According to F., our Hymns are "rhapsodifications" of the choral ritual hymn and must be considered a secondary sub-genre of epic and simultaneously a Mischform combining elements of the ritual hymn and heroic epic. Since the long Hymns share the same formal patterns with the shorter ones, they must belong to the same genre and share the same functions. Moreover, the shortest Hymns should not be considered abbreviations of the long ones, as some have thought, but, on the contrary, would be especially useful to the rhapsode as a kind of minimalist acknowledgment of the divinity at whose festival he was performing. While the long Hymns constitute an expanded form (and F. follows Lenz1 in classifying H. 7 to Dionysos among the long Hymns), the middle-length Hymns represent the generic norm. Drawn from a doubtless much larger corpus, our collection of Hymns forms a kind of textbook for rhapsodes.
F.'s exposition, while quite conventional, raises a good number of questions. If the Hymns are really such occasional pieces, why do they contain so little indication of the specific occasion or festival at which they were presented? And why are some of the Hymns dedicated to divinities who are not the gods of cult at all? I think here not only of Gaia (30), but also of Helios (31) and Selene (32), which must in any case be late (later, I would judge than the 5th century B.C.E. to which F. dates the collection), and which surprisingly enough are the only Hymns which specify the performance of heroic epic to follow. And if, as F. so provocatively suggests, our collection provides a textbook for rhapsodes, how did they use it? Were they literate? F. never openly confronts the question of literacy; in fact she sidesteps it.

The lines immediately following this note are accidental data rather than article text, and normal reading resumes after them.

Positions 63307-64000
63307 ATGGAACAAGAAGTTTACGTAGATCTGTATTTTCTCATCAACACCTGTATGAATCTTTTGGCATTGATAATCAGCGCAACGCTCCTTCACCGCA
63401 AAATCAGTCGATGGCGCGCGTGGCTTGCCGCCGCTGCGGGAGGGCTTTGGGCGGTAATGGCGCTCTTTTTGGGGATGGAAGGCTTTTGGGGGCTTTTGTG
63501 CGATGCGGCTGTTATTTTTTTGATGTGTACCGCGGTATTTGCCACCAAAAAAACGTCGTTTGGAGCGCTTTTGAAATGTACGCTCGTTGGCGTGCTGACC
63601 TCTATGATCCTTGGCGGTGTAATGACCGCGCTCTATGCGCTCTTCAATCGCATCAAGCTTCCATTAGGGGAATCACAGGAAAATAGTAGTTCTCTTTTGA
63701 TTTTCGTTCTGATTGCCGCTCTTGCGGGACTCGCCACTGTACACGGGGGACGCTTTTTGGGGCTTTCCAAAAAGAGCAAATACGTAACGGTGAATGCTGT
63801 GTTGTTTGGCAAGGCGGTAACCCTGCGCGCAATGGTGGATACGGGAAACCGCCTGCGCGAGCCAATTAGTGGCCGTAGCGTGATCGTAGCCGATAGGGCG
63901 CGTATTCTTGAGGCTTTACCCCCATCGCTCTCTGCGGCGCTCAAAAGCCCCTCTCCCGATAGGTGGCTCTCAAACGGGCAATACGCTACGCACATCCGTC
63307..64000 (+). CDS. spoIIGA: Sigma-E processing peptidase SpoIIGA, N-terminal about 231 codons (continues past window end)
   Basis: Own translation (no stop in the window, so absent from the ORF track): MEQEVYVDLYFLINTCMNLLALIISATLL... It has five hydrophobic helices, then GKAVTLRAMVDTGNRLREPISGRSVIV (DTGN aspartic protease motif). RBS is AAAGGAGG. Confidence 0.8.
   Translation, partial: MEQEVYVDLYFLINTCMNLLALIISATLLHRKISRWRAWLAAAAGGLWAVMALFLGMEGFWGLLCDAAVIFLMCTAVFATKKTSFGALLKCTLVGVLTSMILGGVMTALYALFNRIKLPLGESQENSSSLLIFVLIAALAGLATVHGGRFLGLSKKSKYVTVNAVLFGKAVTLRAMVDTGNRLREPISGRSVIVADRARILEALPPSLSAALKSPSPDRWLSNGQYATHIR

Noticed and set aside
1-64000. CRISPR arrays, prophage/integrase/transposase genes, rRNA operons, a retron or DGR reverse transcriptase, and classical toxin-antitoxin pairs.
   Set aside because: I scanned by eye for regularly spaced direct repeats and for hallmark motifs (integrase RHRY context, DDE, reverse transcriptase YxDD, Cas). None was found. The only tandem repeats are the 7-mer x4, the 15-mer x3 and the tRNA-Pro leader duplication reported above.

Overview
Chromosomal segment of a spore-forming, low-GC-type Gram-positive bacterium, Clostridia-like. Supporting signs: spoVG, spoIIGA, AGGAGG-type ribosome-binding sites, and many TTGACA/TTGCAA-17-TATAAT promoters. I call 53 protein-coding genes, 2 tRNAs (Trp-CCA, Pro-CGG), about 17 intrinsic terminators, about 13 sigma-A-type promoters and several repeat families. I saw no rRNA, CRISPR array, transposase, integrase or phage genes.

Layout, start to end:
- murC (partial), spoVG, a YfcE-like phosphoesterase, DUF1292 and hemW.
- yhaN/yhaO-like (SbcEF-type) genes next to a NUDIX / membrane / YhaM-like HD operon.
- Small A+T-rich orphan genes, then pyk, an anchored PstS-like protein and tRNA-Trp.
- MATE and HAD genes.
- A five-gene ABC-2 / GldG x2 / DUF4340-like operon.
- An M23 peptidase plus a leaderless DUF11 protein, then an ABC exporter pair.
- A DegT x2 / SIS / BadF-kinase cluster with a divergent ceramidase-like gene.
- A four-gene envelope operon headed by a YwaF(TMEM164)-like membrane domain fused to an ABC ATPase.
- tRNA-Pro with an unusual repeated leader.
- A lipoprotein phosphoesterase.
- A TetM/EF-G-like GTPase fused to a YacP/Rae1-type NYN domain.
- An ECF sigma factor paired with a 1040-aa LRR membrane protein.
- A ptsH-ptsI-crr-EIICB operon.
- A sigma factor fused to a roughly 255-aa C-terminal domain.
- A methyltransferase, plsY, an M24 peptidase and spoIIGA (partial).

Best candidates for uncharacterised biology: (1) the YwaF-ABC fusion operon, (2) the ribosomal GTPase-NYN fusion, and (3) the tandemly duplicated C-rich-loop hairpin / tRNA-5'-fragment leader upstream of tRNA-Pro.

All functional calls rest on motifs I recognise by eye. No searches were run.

In her second chapter, F. sets out to define the basic structures and contents of the ritual hymn in order to compare them to those found in the hexameter hymns of our collection. While the mode of presentation of the cult hymn with its choral dance and musical accompaniment and the possible alternation of an exarchon and chorus clearly differentiates it from the Homeric Hymns, their formal patterns and motifs coincide for the most part. Thus the opening invocation of the god, followed by epithets and relative predication, a middle section praising the divinity, and a closing section containing greetings, prayers, or requests are common to both types of hymns. But in the ritual hymn, where the chorus represents the entire cultic community, the request for the god's presence at the religious festival is more marked and the Du Stil predominates, while in the rhapsodic hymn, the god's presence is taken for granted -- hence it contains no invocation proper, but merely a statement that the rhapsode will sing about the god, or in epic fashion he invokes the Muse. The Du Stil is rare and generally limited to the closing (XAI=RE) formula. The hexameter hymn thus takes a more distanced stance than the cult song.